Thanks Paula, you're too kind. I'm sure I missed some things...
  3. Doug Garnett from Atomic Direct , March 12, 2012 at 5:32 p.m.
    Excellent. As a (hopefull) enlightened creator infomercials, we make a lot of branded entertainment. Or, if you will, branded communication thats quite interesting to watch for the people our clients want to communicate with. So I can confirm these are excellent truths. In particular, the final point. My book includes a chapter about how badly ad agencies mess up anything longer than a :30 second spot (just look at the miserable :120 ads Chiat/Day did for Nissan...yawn). Typical agency arrogance, though, won't let most agency creatives sit back and listen to their ideas with an open mind to how it's really going to sound. Fortunately, there are people who "get it" and they're the ones that will succeed.
  4. Melzetta Williams from Melzetta Williams, Web TV Strategist , March 12, 2012 at 7:21 p.m.
    Great post! My only issue is that in introducing method #5, (scripted entertainment vs. infotainment) you don''t offer solutions. Can you give examples of how infotainment can work?
  5. Ashkan Karbasfrooshan from watchmojo.com , March 12, 2012 at 8:04 p.m.
    Melzetta re: #5 could be something like featuring a vodka brand in either how to pieces like drink recipes OR lifestyle sponsorship on nightlife destinations. Ash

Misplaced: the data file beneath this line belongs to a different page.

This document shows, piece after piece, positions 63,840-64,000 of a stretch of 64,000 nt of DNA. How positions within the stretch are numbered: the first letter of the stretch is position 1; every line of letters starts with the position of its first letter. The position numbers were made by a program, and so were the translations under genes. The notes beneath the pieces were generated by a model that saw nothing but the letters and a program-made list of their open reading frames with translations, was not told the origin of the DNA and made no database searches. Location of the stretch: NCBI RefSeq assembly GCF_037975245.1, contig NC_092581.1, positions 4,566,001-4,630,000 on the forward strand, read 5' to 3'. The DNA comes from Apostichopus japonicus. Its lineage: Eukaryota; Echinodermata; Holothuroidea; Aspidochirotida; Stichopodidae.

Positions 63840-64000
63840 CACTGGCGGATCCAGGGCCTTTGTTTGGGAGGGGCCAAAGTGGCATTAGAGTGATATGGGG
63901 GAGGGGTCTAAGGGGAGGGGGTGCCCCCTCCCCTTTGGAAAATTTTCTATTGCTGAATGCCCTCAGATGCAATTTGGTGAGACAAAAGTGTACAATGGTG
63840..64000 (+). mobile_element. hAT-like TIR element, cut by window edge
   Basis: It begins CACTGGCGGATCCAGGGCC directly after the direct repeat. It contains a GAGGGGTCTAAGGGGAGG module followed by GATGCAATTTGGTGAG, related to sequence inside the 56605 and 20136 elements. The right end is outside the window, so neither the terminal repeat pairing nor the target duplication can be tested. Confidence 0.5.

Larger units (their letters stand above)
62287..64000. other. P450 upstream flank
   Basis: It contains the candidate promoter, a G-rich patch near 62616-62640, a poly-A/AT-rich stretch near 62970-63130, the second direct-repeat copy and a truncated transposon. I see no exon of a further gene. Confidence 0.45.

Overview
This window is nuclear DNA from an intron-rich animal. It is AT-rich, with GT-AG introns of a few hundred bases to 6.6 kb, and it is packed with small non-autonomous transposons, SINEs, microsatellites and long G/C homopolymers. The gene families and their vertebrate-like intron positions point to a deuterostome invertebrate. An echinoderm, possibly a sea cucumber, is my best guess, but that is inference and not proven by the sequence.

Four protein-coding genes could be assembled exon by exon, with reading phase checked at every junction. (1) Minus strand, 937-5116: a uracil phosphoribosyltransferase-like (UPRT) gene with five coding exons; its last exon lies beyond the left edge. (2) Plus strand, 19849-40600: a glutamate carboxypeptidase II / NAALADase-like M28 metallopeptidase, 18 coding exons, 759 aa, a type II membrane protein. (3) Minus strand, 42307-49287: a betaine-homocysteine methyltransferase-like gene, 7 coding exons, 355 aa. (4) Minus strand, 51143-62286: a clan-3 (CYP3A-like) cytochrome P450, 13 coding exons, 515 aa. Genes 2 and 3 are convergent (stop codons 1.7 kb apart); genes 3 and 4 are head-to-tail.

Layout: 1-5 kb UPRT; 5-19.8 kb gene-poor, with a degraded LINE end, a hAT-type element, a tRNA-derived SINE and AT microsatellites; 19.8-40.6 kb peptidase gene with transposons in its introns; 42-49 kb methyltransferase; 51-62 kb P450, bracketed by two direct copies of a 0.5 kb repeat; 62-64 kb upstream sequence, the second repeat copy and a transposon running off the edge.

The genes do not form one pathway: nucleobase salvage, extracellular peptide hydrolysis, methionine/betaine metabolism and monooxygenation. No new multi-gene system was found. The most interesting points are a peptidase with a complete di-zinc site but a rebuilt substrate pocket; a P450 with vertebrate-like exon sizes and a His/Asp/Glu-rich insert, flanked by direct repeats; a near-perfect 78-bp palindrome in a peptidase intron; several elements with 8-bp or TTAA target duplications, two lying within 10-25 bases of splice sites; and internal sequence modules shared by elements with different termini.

6. Melzetta Williams from Melzetta Williams, Web TV Strategist , March 13, 2012 at 4:47 p.m.
    OK, that's what I thought. The Garden Party web series is an example of that. As for scripted branded web entertainment -- I'm one of those marketing professionals who thinks -- or thought -- it was cool to do it that way. Your post gives me pause. I think we run into problems trying to treat the web differently from the early years of TV. Back then, someone created a series, then found sponsors whose customer base would enjoy that type of program. Should be no different now.
  7. Becky Sangha from The Online Video Marketer , March 13, 2012 at 7:33 p.m.
    Excellent line in the post: "total online budget, amount spent on production and how much should be spent on promoting the branded content series -- those three spend levels need to make sense." More businesses need to think about this before leaping into production. I see many people putting all their money into 1 production that doesn't generally give them the branding exposure they want.